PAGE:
The nuclear-meltdown threat in the States via Aspen Times

Dear Editor:

Congratulations to The Aspen Times for covering the dangerous San Onofre nuclear power plant (“Uncertainty clouds future of California nuclear plant,” Feb. 27). If there is a major accident, prevailing winds could contaminate much of the Southwest, including western Colorado.

Both reactors at San Onofre were closed in January 2012 because of radiation leaks caused by a faulty steam-generator design. Southern California Edison now wants to reopen one of the reactors under reduced power as an experiment to see if it will break again. Sen. Barbara Boxer found out that Edison and the Nuclear Regulatory Commission knew about the design flaws before Edison installed the generators but kept this information secret from the public. Edison concealed this safety information to avoid an adjudication requiring testimony under oath about the design changes made to increase profits.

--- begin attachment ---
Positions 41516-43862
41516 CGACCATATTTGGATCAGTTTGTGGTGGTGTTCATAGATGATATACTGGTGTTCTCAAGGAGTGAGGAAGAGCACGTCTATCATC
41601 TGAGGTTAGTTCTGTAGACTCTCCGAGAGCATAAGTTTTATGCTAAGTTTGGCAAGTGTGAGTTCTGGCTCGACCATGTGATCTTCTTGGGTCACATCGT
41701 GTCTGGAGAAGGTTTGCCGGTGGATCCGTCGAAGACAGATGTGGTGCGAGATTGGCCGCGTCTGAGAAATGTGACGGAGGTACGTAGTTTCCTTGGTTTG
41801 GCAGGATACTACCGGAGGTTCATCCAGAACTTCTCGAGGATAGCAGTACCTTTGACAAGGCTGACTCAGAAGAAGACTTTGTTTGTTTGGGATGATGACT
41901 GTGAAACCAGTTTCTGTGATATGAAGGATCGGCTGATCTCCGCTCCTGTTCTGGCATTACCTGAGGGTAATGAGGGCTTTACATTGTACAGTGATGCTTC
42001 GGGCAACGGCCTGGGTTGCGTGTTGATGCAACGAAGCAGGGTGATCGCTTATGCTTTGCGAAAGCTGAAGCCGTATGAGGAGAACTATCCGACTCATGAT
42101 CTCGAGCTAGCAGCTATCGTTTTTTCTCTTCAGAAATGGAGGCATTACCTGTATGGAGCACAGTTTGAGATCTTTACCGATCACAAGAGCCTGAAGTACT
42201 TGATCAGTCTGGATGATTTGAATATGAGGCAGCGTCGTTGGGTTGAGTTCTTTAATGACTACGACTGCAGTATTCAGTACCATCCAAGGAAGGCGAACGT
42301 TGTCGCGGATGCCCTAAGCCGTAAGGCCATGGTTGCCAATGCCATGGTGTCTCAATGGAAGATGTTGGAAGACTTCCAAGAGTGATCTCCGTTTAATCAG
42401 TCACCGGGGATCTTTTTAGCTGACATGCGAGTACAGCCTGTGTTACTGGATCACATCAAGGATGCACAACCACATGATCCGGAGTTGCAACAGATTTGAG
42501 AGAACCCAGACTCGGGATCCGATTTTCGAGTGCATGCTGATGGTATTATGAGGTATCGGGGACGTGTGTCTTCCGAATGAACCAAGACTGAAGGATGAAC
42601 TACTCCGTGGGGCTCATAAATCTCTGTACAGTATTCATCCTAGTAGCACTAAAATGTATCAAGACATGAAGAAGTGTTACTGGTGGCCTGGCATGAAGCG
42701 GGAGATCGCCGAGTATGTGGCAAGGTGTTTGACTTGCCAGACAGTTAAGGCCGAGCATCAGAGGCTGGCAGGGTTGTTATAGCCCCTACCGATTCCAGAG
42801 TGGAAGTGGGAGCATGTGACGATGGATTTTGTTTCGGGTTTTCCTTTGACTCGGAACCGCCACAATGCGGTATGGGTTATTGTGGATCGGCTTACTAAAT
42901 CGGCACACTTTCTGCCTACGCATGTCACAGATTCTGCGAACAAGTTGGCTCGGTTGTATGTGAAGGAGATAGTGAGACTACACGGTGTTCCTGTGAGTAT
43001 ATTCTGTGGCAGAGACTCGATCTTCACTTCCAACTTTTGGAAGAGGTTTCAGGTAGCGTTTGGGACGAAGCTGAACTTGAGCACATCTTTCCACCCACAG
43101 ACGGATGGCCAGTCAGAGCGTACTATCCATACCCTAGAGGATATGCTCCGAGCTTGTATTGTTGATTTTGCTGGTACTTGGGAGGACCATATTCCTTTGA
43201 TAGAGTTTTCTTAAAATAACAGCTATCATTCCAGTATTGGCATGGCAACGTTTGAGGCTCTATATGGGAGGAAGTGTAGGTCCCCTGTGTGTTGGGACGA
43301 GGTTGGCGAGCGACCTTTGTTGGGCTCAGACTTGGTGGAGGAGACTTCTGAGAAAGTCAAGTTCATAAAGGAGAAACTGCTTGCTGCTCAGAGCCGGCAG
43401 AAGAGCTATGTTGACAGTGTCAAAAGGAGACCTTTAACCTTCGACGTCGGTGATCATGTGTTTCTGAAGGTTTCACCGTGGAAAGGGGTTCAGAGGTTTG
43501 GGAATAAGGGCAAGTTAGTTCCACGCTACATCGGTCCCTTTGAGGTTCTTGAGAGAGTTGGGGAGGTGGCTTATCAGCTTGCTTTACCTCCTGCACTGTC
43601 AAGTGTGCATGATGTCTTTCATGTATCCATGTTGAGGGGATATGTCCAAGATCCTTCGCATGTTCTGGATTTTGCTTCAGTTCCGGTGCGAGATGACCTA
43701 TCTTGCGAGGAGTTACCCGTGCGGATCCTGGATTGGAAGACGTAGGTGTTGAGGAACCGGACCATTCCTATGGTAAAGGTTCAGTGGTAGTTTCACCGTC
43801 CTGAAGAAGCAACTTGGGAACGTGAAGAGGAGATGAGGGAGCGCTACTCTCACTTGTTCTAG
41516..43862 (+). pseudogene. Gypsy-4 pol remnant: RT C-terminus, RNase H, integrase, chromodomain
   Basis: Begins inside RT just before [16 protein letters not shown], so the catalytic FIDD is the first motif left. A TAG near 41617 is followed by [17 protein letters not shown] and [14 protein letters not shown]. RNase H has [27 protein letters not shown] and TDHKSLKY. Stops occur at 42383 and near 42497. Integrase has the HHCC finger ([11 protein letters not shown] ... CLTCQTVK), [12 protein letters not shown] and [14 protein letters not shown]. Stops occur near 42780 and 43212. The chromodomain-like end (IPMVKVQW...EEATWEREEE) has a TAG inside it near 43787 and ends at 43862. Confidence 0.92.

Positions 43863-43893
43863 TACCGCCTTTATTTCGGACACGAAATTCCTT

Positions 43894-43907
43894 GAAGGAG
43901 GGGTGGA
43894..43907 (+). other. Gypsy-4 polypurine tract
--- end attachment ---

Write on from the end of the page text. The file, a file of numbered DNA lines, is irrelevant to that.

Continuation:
In the meantime, Rep. Ed Markey asked the Securities and Exchange Commission to investigate whether Edison broke laws by keeping the flaws secret from investors. It is beginning to appear that the United States is repeating the mistakes of Fukushima instead of learning the lessons of Fukushima. Perhaps the main lesson of Fukushima is the collusion between the nuclear power industry and the government “regulators.”

Fourteen U.S. senators recently wrote to the Nuclear Regulator Commission to ask why the safety lessons of Fukushima have not been implemented. Under intense pressure from the nuclear lobby, many politicians are pressuring the National Regulatory Commission to ignore safety features, some of which are expensive. Moreover, the National Regulatory Commission permits nuclear reactors (such as San Onofre) to operate even if they are sitting on top of an active seismic zone. In Japan, the Nuclear Regulator Authority will not allow this. Why is something considered dangerous in Japan considered safe in the U.S.?

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